With the winners of this government-funded design competition announced, take a look at what homebuilding could look like in 10 years' time.
Launched in March 2020, and managed by RIBA, the Home of 2030 design competition encouraged designers and architects to create concepts for environmentally friendly homes for an ageing society.
After whittling down entries to a shortlist of six finalists, Minister of State for Housing Christopher Pincher announced joint winners of the competition in +Home and Connector Housing. The teams behind these concepts have now been invited to meet with Homes England to discuss developing their ideas further.
'The Home of 2030 competition was born out of this Government’s ambition to meet the grand challenges of our time: helping our country adapt to an ageing society, whilst fighting climate change and boldly pursuing our 2050 net zero commitments,' explains Pincher. 'Two entries really captured the judges’ imaginations - their designs show the way housing in this country can be reimagined'.
The idea behind +Home comes from data generated by the Design Council which found that people want to be involved in the design of their homes, avoiding identikit new builds. Pitching itself in opposition of 'soulless' new build estates, the +Home concept is a community-led and support self-build homes that people can design themselves.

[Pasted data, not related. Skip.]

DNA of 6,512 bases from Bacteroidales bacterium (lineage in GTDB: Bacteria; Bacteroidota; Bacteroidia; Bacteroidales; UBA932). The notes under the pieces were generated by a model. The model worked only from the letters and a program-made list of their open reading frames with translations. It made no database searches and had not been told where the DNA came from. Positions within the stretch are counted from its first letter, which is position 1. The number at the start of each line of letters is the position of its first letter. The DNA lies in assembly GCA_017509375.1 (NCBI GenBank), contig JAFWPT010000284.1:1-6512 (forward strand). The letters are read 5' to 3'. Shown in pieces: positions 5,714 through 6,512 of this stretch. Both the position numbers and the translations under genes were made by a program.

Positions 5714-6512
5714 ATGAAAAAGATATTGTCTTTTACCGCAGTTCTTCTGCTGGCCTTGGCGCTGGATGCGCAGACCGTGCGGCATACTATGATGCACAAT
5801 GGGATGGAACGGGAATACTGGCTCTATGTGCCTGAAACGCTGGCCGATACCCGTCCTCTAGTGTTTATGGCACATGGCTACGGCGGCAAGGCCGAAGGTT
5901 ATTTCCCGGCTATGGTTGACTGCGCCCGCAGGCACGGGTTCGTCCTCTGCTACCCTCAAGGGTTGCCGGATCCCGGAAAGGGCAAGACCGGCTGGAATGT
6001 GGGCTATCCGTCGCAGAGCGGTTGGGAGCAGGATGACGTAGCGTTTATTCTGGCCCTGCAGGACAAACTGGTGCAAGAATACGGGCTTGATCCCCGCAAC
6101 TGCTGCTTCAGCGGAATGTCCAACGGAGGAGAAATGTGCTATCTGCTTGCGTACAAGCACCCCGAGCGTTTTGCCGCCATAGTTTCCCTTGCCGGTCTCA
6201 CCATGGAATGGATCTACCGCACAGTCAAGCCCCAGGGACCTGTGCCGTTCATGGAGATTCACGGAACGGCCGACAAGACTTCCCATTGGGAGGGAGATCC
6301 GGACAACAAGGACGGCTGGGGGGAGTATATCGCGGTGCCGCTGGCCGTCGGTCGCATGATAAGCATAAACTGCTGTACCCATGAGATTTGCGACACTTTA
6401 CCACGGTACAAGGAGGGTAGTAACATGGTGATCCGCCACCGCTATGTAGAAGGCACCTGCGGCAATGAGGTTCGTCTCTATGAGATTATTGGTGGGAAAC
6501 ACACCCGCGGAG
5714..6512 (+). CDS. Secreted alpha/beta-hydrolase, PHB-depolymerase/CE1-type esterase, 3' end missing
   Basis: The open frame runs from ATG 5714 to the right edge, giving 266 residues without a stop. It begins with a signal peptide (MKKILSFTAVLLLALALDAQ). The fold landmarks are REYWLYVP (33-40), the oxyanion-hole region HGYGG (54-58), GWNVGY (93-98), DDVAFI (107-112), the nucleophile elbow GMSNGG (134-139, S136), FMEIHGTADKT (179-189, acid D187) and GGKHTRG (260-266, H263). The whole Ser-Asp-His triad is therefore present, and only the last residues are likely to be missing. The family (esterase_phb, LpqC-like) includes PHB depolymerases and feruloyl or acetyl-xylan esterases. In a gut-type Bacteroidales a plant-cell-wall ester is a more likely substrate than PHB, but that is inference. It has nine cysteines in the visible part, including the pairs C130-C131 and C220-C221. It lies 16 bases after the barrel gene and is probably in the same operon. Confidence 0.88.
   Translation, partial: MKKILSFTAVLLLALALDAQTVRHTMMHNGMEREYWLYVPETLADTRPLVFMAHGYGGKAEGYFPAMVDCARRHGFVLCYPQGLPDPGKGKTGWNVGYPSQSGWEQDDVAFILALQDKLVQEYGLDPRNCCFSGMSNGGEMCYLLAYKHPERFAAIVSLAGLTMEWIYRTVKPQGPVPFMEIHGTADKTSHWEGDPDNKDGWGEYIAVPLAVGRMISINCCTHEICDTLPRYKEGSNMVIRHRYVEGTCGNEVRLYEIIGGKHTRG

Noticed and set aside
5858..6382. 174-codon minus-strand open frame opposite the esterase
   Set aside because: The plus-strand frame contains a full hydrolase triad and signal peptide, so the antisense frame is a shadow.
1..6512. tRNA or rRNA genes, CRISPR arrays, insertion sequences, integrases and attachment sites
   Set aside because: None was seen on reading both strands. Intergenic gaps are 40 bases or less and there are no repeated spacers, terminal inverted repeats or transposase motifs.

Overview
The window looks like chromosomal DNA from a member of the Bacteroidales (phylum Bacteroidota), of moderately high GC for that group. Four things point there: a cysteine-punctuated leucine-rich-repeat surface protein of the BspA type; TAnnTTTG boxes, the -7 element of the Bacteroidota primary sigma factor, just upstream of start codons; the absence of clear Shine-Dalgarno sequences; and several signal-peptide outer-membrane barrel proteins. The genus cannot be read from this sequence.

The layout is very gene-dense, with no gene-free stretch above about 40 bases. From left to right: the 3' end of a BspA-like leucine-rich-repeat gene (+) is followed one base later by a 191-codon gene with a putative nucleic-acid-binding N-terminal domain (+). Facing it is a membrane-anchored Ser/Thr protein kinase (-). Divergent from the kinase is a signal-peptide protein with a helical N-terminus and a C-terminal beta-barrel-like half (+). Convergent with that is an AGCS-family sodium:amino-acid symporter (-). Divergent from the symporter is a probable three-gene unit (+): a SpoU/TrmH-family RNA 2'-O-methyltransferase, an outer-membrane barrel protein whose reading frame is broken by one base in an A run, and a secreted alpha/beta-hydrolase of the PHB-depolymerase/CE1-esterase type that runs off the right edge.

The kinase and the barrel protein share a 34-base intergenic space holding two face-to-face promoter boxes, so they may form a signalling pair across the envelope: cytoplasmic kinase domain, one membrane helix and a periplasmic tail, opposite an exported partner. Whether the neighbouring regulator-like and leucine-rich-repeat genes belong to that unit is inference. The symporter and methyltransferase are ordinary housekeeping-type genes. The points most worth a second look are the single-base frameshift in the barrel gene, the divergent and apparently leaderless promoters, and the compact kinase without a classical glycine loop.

Simple to build with affordable frames and components, the homes would be climate friendly and recyclable at the end of their use.
This scheme has been developed by Igloo Regeneration, Useful Projects, Mawson Kerr Architects with Cast, Elliot Wood, Expedition and Landsmith Associates.
Connector Housing is a flexible, modular system for multi-generational housing and neighbourhoods. The concept explore different densities of houses and apartments, by varying site configurations, vertical heights, external appearances and internal layouts that can be adapted to respond to changing occupant needs.
The ‘Connector’ element is an adaptable vertical unit which can accommodate stairs, a lift, shared communal or work spaces, storage, and direct access to the communal gardens from upper level apartments. While the external envelopes of the ‘Base Unit’, and the ‘Loft’ are consistent to ensure cost-effective construction, the internal layouts can be adapted to meet the needs of the user.
This scheme has been developed by Openstudio with Hoare Lea, LDA Design and Gardiner & Theobald.
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